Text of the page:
Another factor to keep in mind is the need to segregate material. Mixing ferrous and nonferrous metals only forces someone else downstream to separate those metals from each other. That’s an unnecessary labor cost that has to be absorbed by someone in the scrap handling chain.

Along with providing containers, a metal recycler should be able to provide multiple containers near presses so that materials can be segregated easily near the point of creation. Often these containers are color-coded so shop floor workers can identify them easily.

In fact, a reputable metal recycler should come in, observe the manufacturing operation, and offer a candid assessment about how to set up an efficient scrap handling program.

3. Consider Equipment for Maximizing Recyclable Content

Metal formers that produce a high volume of scrap may find it beneficial to have equipment on the shop floor that compresses scrap aluminum and maximizes the scrap yield of material being hauled away. These machines produce “briquettes” of compressed metal, which allows more metal to be shipped per truckload.

An aerospace manufacturer that installed two briquetting machines for compressing scrap aluminum chips was able to cut its scrap shipment costs in half, resulting in an annual savings of about $190,000. Also, because the recycled content didn’t contain air and had less cutting fluid in it, the manufacturer received a slightly better price per pound.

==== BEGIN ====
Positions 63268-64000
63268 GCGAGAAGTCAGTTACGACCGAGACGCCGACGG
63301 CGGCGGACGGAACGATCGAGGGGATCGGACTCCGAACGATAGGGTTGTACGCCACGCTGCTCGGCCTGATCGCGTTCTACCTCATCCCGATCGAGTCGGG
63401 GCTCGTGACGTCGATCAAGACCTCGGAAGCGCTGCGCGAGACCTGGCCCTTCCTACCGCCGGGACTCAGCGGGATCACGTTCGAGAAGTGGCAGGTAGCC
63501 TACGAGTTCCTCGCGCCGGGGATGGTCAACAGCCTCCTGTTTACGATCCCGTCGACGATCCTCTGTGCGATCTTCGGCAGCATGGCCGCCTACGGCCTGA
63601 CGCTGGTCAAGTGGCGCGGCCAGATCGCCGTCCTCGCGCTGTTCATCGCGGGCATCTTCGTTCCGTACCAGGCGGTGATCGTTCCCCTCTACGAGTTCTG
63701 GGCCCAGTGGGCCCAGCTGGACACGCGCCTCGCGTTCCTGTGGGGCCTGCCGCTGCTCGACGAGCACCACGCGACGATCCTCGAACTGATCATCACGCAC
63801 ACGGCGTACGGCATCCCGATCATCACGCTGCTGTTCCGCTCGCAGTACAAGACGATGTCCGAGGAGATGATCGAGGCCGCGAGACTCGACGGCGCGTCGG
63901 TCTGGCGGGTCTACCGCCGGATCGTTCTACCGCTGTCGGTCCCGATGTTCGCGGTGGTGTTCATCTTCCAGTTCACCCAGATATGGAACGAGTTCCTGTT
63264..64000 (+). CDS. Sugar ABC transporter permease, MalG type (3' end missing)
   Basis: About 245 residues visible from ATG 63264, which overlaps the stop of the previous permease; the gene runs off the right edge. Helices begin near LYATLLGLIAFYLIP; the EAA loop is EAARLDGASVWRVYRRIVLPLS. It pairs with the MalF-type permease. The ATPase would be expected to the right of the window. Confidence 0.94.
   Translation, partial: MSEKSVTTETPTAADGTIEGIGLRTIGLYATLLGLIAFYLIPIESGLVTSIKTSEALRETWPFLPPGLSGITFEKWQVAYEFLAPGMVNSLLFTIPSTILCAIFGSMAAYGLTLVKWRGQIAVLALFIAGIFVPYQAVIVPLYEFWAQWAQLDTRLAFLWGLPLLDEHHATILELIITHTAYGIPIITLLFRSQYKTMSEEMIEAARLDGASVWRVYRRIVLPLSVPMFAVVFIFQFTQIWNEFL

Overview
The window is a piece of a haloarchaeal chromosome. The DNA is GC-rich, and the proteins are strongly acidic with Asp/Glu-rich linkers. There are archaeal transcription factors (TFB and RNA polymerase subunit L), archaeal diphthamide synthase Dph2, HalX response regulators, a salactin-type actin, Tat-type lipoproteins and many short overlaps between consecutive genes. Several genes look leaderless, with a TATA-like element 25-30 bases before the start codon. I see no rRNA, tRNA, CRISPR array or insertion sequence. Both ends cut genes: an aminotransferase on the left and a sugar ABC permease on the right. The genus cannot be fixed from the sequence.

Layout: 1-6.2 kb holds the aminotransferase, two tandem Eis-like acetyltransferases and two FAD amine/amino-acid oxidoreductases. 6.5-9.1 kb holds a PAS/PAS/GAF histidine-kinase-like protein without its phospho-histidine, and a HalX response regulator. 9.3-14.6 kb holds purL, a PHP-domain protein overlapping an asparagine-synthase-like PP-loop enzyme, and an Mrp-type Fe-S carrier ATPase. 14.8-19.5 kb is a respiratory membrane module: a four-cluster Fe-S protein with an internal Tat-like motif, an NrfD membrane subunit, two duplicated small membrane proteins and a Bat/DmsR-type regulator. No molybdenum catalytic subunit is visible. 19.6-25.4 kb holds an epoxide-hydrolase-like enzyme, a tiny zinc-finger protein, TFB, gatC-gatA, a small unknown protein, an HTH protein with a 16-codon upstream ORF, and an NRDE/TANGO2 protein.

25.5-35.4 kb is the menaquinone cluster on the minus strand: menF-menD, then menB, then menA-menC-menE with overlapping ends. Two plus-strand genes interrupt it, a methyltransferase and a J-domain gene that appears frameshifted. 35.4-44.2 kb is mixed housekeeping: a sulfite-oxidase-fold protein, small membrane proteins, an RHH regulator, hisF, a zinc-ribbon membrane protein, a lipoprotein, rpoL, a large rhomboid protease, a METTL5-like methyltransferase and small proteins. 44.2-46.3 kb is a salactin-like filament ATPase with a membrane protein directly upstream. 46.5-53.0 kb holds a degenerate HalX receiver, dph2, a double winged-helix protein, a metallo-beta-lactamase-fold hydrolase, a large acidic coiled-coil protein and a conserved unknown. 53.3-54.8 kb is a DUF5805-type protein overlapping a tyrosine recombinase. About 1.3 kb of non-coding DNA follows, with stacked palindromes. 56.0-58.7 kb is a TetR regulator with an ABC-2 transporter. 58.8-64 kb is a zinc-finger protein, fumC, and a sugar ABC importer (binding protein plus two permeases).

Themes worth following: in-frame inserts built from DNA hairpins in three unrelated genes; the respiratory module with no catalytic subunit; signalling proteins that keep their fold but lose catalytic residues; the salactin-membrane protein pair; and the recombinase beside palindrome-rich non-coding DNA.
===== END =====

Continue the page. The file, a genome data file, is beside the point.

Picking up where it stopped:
Of course, it’s all about volume. The aerospace manufacturer was producing about 400,000 lbs. of aluminum scrap monthly. If you are producing waste in the 50,000-lb. range, investing in a dedicated machine to create the pucks of recycled content probably doesn’t make sense.

4. Ensure You Are Getting the Proper Weight Information

It’s a story you don’t want to hear, but it happens too frequently. A scrap dealer weighs trailers filled with scrap on scales of its own choosing and produces weight tickets to its customers that show only half of the actual weight. The manufacturer is getting paid only half of what it is rightly owed.

To remedy this problem, you should demand that the scrap dealer weigh its trucks—unfilled and filled—at public scales or scales of your choosing. You then can have more faith that the weight noted on the weight ticket more closely reflects reality, not the scrap dealer’s financial desires.

If you have been burned to the point where you don’t trust just seeing a weight ticket, a company representative should request to ride with the scrap dealer to the scales. The request to tag along sends a message to the scrap dealer that dishonesty won’t be tolerated. A scrap dealer with nothing to hide should not have a problem with such a request.

The end of the metal forming proc-ess deserves to undergo as much financial scrutiny as the entire manufacturing process. What businesses can afford to be throwing away revenue nowadays?

Metal scrap has value, and it’s time that manufacturers start treating it like a valuable product.

Jeff Cox

Lean Scrap Manager
Shapiro Metals
9338 Olive Blvd. Suite 200
St. Louis, MO 63132
Phone: 314-218-6808

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STAMPING Journal is the only industrial publication dedicated solely to serving the needs of the metal stamping market. In 1987 the American Metal Stamping Association broadened its horizons and renamed itself and its publication, known then as Metal Stamping.